Recently, I photographed K-State coaching legend Tex Winter during a men’s basketball reunion. Coach Winter revolutionized the game of basketball with his innovation of the triangle offense.
Sadly, Coach Winter suffered a stroke in 2009 which limits his movements and speech. However, when he arrived with his caregiver for our portrait session, he shook my hand and told me how pleased he was to meet me. I truly enjoyed our time together because he is such as inspiration.
Tex Winter attended Compton Community College in Los Angeles in 1940-41 where he competed as a pole vaulter and earned a scholarship to Oregon State University. He was considered for the United States Olympic team in 1944 but the Olympics were cancelled because of World War II.
He met his wife, Nancy, at Oregon State and both of them joined the United States Navy in 1943. Tex became a fighter pilot and was assigned to duty in the Pacific. After the war, he worked as a test pilot flying experimental aircraft at the Naval Air Station in Corpus Christi, Texas until 1946.
Winter returned to school at the University of Southern California where he played basketball and learned the triangle offense from Coach Sam Barry. After he graduated in 1947, Winter became an assistant coach to Coach Jack Gardner at Kansas State University in Manhattan, Kansas.
Winter became the head coach at K-State in 1954 and directed the Wildcats to eight league titles and two Final Fours in 1958 and 1964. He was named UPI National Coach of the Year in 1958.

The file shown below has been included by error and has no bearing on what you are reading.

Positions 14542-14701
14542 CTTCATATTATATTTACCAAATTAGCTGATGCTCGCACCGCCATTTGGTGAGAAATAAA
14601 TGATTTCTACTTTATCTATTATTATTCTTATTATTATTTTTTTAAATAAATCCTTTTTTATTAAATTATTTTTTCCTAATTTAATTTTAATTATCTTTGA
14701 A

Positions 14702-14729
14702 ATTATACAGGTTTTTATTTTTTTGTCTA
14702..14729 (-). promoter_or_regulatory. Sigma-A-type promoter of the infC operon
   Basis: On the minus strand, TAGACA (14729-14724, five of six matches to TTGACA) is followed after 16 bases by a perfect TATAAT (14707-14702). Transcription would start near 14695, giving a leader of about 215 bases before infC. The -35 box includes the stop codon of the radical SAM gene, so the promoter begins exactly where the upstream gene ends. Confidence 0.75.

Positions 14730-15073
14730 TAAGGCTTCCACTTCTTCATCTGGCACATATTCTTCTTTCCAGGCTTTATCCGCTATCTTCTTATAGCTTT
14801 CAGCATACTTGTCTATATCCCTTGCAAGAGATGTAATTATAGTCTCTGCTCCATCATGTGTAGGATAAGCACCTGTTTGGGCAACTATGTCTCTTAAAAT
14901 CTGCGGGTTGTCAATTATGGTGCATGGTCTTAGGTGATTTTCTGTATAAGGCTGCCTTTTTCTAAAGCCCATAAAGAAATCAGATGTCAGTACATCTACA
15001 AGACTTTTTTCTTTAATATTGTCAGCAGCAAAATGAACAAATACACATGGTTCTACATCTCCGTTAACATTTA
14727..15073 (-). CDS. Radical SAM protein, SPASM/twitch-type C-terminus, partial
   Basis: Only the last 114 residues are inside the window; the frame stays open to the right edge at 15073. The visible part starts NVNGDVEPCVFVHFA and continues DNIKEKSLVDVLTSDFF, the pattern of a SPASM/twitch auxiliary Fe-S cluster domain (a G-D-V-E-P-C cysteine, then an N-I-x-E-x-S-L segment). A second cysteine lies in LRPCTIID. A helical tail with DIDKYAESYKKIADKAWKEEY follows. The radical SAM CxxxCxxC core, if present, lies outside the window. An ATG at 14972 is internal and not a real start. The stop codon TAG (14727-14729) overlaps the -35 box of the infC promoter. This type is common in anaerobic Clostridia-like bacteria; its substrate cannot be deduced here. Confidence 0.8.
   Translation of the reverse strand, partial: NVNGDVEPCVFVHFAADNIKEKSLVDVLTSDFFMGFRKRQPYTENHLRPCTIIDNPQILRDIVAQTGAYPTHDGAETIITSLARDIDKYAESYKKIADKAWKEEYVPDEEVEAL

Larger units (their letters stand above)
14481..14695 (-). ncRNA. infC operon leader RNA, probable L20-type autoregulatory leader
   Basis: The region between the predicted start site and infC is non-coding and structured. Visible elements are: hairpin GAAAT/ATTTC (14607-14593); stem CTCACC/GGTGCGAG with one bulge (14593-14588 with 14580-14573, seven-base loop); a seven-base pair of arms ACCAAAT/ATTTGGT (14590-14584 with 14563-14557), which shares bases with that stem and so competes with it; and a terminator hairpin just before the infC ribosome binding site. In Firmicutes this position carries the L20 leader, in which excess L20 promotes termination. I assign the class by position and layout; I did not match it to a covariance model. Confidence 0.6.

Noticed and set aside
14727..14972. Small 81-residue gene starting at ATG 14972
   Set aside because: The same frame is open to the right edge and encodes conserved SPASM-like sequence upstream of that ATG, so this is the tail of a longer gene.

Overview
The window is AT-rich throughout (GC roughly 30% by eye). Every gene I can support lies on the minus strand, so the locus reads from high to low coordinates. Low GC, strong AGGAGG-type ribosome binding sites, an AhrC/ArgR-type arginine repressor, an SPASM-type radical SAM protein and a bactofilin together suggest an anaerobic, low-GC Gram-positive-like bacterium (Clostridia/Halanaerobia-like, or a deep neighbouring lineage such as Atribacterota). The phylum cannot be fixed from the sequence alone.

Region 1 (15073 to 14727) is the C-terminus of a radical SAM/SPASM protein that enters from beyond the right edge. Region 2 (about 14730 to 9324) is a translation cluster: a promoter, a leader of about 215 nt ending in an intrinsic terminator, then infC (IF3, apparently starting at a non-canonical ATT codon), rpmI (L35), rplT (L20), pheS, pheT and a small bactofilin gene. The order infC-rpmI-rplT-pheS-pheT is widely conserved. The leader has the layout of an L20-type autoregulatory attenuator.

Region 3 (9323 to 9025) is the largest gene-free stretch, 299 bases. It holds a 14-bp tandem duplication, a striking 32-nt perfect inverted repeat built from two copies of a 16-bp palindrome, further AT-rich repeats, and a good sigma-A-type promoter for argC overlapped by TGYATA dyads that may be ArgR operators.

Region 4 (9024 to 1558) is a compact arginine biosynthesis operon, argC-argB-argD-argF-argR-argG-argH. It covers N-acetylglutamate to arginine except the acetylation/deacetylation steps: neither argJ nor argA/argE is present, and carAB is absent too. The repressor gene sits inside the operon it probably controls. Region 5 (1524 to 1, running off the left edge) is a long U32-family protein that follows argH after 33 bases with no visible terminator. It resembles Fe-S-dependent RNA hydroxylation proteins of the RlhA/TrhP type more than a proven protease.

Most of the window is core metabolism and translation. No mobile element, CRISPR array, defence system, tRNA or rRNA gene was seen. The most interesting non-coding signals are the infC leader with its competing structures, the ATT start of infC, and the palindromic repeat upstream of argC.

Coach Winter left K-State to become the head coach at Washington from 1968-1971 and the Houston Rockets from 1971-73. Winter coached at Northwestern and Long Beach State before returning to the NBA as an assistant coach for the Chicago Bulls in 1985. He taught the triangle offense to head coach Phil Jackson and their star guard, Michael Jordan. Together, they won six NBA championships in 1991, 1992, 1993, 1996, 1997 and 1998. Winter and Jackson went to the Los Angeles Lakers where they won three more championship rings in 2000, 2001 and 2002.
Winter is enshrined in the Kansas Sports Hall of Fame, the National Collegiate Basketball Hall of Fame and the Naismith Basketball Hall of Fame. He also won the John Bunn Award for lifetime achievement and the Chuck Daly Lifetime Achievement Award by the NBA Coaches Association.
Tex and Nancy Winter now live in Manhattan, Kansas near Bramlage Coliseum where K-State plays their home basketball games. The street leading to Bramlage Coliseum is named Tex Winter Drive.